Aiming For A Reputation

, , , , , , , | | Learning | May 16, 2019

(We have all taken our seats in our classroom. Our teacher always comes in several minutes late, so someone decides to start an eraser-throwing war. The eraser lands on my desk, so I pick it up and throw it across the room. I’m not aiming at anyone, but it hits one boy in the side of his nose. I’m usually one of the more quiet, stay-out-of-trouble students.)

Boy: “Who threw that?”

Me: “Uh, I did.”


Easier To Just Do Them By Hand At This Point

, , , , , | | Related | May 14, 2019

(For a few days, I’ve been noticing that our dishwasher hasn’t been washing properly. I put it on in the evening and then in the morning, I find that the tablet is still in the dispenser and the dishes are wet but still dirty. It always washes perfectly the second time around.)

Me: *after the fourth day* “What the h*** is wrong with the dishwasher? It’s not working properly.”

Son: “Yeah, I noticed that, too. I was going to talk to you about it.”

Me: “Have you been running it again, too?”

Son: “No, I keep hearing a noise like something has fallen over in it, and when I take a look, I see that the little plastic door is open and the dishwasher tablet has fallen out. I’ve been putting the tablet back in and closing it up every night.”

Winning The (Price) Match

, , , , , | | Right | May 13, 2019

(My local game store used to run a price match for other stores, but recently stopped doing it due to fraud.)

Me: *to cashier* “Um… Could I please get a price match for this game?” *holds up game*

Cashier: “No, sorry, we stopped doing that about a month ago”

(As he says this he looks prepared to be yelled at.)

Me: “Oh, okay… It’s only a few dollars, anyway.”

Cashier: *surprised* “You didn’t yell at me?”

Me: “No… Why would I?”

Cashier: “Most people who come in unaware that we stopped the price match yell at us. I’ve had about three people today; one of them even threw the game at me.” *points to bruise on his arm*

Me: “Wow, some people. Oh, well, only a few dollars difference, anyway. I’ll buy it at full price; could you please ring this up?”

Cashier: “And she’s polite! You are by far the best customer I’ve had all week.”

(To the cashier: you are awesome, and I hope that all the mean and nasty customers have stopped by now.)

The Drugs Don’t Work

, , , , , , | | Friendly | May 13, 2019

(I work with a 15-year-old who thinks she knows everything. I get on with most of my coworkers, but as I am in my 20s and they are mostly teenagers, I don’t associate with them outside of work. They often go partying together.)

15-Year-Old: “What sort of drugs do you like?”

Me: “I’ve never done drugs.”

15-Year-Old: “Are you an idiot? How are you going to fit in and find friends if you don’t do what everyone else does?”

Me: “I have no interest in fitting in with anyone, and I have my own friends.”

15-Year-Old: “That’s just stupid. No wonder no one here ever invites you out. I’m sure some of the guys would take you out if you did drugs with them. You are always going to be alone if you don’t do what everyone else does.”

Me: “I got engaged without ever having to do drugs with anyone.”

If You Get Into An Argument With A Pregnant Woman, You’re Trucked

, , , , , , , | | Legal | May 8, 2019

(It’s been a bad day; my father had a stroke yesterday and is having brain surgery today, and I am nine months pregnant with my third child and just a had a scary meeting with a mean doctor wanting to induce me. I’m stressed, tired, and emotional. I’m sitting in my parked car, gathering my thoughts, when a truck drives past too close and scrapes my car. It keeps driving, so I leap out of the car and wave it down; it’s hard to miss me in my current state. The driver gets out of the car. He looks barely sixteen — not old enough to drive that big a truck.)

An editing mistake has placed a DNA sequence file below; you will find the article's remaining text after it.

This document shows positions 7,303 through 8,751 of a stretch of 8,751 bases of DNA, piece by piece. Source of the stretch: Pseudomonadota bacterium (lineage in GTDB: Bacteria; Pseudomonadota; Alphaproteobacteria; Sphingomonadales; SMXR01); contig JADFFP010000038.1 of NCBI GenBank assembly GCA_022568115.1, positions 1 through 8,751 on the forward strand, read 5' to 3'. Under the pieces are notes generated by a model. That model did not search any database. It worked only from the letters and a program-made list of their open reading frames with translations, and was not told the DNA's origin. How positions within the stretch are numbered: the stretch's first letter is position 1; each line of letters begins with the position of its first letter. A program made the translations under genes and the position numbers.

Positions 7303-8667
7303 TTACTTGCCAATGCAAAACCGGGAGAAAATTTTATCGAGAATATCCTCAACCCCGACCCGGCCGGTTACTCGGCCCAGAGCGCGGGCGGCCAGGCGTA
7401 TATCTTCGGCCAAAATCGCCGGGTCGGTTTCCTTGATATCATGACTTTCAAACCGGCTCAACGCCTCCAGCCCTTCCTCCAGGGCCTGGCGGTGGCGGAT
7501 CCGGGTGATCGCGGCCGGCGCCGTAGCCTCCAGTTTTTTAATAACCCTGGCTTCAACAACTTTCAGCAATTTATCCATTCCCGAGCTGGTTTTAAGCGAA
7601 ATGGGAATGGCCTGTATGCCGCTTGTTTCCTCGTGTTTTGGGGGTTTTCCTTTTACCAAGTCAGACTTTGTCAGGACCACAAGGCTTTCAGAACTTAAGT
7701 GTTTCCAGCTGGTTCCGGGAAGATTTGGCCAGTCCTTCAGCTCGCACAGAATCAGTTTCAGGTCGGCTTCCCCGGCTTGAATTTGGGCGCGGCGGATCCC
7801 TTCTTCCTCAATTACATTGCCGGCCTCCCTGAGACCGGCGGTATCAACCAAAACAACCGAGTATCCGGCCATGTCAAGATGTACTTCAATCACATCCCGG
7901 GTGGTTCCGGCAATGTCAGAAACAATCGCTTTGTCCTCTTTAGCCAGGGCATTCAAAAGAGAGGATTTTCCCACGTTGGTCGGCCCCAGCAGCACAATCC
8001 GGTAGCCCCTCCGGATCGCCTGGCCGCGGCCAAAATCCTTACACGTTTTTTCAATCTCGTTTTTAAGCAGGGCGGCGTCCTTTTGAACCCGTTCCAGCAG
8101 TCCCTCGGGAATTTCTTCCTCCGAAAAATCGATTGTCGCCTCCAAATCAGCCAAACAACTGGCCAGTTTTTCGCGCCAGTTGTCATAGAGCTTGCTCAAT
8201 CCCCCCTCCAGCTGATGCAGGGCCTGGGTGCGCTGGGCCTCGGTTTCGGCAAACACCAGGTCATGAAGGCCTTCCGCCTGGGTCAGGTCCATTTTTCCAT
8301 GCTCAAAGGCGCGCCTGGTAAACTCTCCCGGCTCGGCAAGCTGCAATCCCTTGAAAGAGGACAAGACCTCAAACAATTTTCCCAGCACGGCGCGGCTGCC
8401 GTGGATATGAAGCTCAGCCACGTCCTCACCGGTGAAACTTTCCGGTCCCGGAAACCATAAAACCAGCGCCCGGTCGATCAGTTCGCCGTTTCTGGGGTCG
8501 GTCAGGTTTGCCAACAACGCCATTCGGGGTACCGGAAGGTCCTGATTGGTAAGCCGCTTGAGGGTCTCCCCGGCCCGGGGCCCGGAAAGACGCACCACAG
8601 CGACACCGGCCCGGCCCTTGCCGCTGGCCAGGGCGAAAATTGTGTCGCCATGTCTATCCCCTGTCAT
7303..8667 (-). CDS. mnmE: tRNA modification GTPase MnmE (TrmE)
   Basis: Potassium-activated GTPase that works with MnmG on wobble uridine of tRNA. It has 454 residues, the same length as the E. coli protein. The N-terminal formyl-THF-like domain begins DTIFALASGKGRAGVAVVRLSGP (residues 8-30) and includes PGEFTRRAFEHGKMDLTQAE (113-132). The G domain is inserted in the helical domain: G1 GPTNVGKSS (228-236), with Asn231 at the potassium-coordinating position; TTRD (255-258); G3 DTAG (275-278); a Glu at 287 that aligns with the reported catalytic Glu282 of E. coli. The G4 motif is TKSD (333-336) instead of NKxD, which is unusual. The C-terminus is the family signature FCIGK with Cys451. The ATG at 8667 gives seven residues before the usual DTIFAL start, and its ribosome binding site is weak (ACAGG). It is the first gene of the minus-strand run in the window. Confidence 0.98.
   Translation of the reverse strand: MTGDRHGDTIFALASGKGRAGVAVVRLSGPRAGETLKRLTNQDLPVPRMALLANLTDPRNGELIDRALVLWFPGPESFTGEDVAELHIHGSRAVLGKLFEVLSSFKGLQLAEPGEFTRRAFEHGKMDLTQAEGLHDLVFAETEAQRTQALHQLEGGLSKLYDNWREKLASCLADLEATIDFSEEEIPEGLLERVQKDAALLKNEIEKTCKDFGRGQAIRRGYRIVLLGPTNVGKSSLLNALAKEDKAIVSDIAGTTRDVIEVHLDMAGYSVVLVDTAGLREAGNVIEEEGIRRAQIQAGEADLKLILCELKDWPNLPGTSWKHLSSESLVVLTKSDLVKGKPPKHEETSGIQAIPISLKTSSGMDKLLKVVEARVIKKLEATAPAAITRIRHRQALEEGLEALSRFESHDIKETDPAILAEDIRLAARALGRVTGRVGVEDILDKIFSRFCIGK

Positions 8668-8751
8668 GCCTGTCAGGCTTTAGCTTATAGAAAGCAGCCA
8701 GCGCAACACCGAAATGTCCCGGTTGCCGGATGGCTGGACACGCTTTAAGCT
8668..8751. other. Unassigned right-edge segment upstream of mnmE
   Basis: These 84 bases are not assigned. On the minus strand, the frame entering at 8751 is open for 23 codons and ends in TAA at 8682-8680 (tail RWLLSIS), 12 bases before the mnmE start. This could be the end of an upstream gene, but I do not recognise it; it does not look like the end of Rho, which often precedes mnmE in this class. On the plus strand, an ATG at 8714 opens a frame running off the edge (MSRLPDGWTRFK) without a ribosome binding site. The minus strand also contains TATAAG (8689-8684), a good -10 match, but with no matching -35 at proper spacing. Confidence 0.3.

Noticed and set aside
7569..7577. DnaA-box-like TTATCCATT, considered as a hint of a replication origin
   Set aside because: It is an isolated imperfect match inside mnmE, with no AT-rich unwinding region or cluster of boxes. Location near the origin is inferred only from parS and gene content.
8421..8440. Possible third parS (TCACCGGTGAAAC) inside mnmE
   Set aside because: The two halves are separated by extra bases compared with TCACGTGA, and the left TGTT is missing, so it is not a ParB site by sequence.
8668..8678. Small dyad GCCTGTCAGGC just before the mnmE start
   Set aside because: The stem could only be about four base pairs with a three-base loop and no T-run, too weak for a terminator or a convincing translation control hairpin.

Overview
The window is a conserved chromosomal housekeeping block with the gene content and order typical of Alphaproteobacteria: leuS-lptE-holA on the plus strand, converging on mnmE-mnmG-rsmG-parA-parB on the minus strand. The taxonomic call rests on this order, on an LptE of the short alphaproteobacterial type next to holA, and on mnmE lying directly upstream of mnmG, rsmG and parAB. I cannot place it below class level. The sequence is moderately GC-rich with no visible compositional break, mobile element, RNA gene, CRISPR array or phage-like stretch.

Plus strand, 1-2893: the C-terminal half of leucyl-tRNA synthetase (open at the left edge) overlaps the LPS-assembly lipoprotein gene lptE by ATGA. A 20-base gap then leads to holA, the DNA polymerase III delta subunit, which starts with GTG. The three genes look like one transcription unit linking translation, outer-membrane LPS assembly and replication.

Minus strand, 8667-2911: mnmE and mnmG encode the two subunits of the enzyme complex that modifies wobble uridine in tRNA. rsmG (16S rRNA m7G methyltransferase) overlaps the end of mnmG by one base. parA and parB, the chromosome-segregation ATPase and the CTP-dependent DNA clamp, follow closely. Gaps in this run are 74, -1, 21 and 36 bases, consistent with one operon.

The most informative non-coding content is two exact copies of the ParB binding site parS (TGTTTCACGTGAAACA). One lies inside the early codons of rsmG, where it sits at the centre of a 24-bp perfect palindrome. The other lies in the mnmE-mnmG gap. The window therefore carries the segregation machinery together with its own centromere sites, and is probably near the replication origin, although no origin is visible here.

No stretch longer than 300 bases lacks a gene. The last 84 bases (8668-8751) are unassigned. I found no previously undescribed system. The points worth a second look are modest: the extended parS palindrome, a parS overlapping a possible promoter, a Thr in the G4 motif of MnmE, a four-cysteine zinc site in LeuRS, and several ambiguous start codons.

Me: “Um, you scraped my car.”

Driver: “Oh, sorry.”

(Due to my state of mind, I don’t remember all the details I am supposed to get. We take a photo of each other’s licenses, which confirms the driver is sixteen, and the damage on my car. I’m trying to be nice because the guy is so young.)

Me: “Okay, well, I hope your day gets better from here.”

Driver: “I don’t know. I’m having a pretty bad day.”

(Thinking of my poor dad and looking at my pregnant tummy, I decide to ignore that, and we part ways. Seconds after he drives away, I realize I don’t have a phone number or the truck’s registration. I call my husband in a panic; he writes a letter to the driver asking for the details and sends it to the address on the license. He quickly receives an emailed response stating the driver “wasn’t at fault that night” — it happened at nine am — and that I had told him I wouldn’t be pursuing the matter — I never did — and he refuses to give the information. We’re at a loss what to do. Without the truck registration, the insurance company will have to charge us excess for the repairs, which we don’t want to pay. The insurance company suggests physically visiting the address or contacting the local police. I go for the latter option and visit the local police station. The police officer takes all the details, then spends ten minutes on her computer and phone before coming back to me.)

Police Officer: “Well, I couldn’t find a phone number for him, but I did find his mum. So I’ve spoken to her and she’s going to have a talk to him.”

(The insurance company had the details within hours. It still makes me chuckle imagining that boy getting a bollocking from his mum for his irresponsibility. In the meantime, my dad made a full recovery and my baby was born without any drama.)

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